Background: Bacterial translocation is a process believed to result in nosocomial infections. Secretory IgA (sIgA) may have a role in the prevention of translocation by its ability to bind and aggregate bacteria, a function termed "immune exclusion." The present study was done to determine the effect of specific binding of sIgA to bacteria on the movement of these organisms across the intact epithelial membrane.
Study design: Bacterial translocation across intact intestinal segments of rats were assessed in vitro using the Ussing model. Secretory IgA (0.25 mg per mL) from pooled human colostrum was added to the perfused segments of ileum in the Ussing system. Subsequently, the membranes were exposed to 5 x 10(9) cfu per mL Escherichia coli on their mucosal side. A second experiment tested the effect of human IgG when perfused with E. coli using the same preparation. All experiments had paired matched rats in a control group without immunoglobulin. The ability of sIgA and IgG to bind to E. coli was studied by an in vitro assay, as well as by transmission electron microscopy and immunofluorescence of random IgA/E. coli experiments. Measurements obtained in all experimental and control groups were the incidence and amount of bacterial passage and the potential difference generated by the intestinal segments (an index of viability).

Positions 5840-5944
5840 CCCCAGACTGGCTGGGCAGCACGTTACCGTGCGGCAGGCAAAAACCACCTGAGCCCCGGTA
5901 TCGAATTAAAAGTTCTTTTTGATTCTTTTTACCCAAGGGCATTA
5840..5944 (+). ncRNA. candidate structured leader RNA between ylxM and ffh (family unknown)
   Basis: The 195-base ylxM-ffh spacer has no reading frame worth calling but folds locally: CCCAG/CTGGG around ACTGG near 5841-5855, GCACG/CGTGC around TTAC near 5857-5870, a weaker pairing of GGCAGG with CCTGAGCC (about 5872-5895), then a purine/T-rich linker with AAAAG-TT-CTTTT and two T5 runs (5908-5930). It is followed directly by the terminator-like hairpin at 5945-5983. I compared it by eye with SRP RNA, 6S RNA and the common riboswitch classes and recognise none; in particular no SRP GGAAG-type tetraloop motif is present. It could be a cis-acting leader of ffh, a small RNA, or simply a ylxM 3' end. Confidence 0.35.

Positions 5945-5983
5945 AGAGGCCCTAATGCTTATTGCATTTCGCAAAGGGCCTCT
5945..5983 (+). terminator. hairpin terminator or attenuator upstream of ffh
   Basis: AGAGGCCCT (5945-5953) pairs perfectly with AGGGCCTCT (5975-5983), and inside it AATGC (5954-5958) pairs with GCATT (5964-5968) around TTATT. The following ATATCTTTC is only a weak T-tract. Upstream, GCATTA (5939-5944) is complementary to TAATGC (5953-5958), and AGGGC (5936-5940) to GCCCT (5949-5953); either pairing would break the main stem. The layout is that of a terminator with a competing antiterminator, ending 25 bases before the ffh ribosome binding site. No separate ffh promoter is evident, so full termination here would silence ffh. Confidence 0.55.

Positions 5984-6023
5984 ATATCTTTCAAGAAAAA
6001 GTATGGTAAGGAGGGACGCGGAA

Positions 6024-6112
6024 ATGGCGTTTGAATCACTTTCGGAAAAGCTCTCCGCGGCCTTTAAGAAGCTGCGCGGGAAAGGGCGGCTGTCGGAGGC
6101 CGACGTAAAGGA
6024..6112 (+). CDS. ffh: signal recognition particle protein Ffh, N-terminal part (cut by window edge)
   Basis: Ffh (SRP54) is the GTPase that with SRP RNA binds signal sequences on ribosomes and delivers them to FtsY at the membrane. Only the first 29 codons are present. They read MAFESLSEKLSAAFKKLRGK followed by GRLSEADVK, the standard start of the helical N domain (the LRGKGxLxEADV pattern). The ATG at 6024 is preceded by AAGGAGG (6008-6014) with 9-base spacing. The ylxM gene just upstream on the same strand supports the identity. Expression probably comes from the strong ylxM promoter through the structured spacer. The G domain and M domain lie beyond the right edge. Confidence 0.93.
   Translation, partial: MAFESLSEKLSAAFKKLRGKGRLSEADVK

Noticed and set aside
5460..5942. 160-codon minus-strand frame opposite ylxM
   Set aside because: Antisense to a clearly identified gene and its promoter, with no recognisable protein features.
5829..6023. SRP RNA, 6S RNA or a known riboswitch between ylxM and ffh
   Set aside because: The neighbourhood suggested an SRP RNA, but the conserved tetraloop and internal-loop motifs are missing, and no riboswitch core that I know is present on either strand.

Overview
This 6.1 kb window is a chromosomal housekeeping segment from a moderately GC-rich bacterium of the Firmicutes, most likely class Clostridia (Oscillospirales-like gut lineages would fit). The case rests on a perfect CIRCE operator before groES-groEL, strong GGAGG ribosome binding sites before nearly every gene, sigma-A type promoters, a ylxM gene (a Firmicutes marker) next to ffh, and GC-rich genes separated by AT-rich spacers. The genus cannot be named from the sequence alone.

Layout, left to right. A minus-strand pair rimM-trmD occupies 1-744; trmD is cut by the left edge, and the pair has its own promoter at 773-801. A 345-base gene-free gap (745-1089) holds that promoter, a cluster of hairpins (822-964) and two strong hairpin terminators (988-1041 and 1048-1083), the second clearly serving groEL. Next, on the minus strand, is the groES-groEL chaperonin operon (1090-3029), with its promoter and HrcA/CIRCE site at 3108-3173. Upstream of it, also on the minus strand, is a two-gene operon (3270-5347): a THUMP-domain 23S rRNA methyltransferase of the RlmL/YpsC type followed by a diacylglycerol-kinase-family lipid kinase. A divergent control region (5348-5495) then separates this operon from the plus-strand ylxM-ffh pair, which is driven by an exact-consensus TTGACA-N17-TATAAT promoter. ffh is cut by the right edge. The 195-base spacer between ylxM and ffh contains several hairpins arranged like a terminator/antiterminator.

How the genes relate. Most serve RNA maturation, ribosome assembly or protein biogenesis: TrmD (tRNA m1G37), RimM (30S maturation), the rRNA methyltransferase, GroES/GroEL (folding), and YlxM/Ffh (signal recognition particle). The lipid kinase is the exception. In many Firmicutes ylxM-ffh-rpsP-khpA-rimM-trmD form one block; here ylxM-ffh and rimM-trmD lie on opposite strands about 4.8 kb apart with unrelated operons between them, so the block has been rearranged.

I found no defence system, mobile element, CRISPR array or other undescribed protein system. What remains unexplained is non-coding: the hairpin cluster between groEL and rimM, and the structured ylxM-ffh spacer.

Results: There were no differences in potential difference between control and experimental groups in either of the two experiments. Secretory IgA bound E. coli and completely prevented passage of E. coli as compared with rats in the control group. IgG bound E. coli; however, the incidence of passage was equal to that of rats in the control group. However, the presence of IgG resulted in a significantly reduced number of bacteria that passed when compared with controls (p < 0.05). Electron microscopic studies revealed intact surface morphology and immunofluorescence revealed aggregates of IgA and E. coli on the mucosal, but not submucosal, surface of the ileal membranes.
Conclusions: This study provides direct evidence of immune exclusion by sIgA. When bound to bacteria, it prevents passage across a morphologically intact segment of viable intestinal tissue.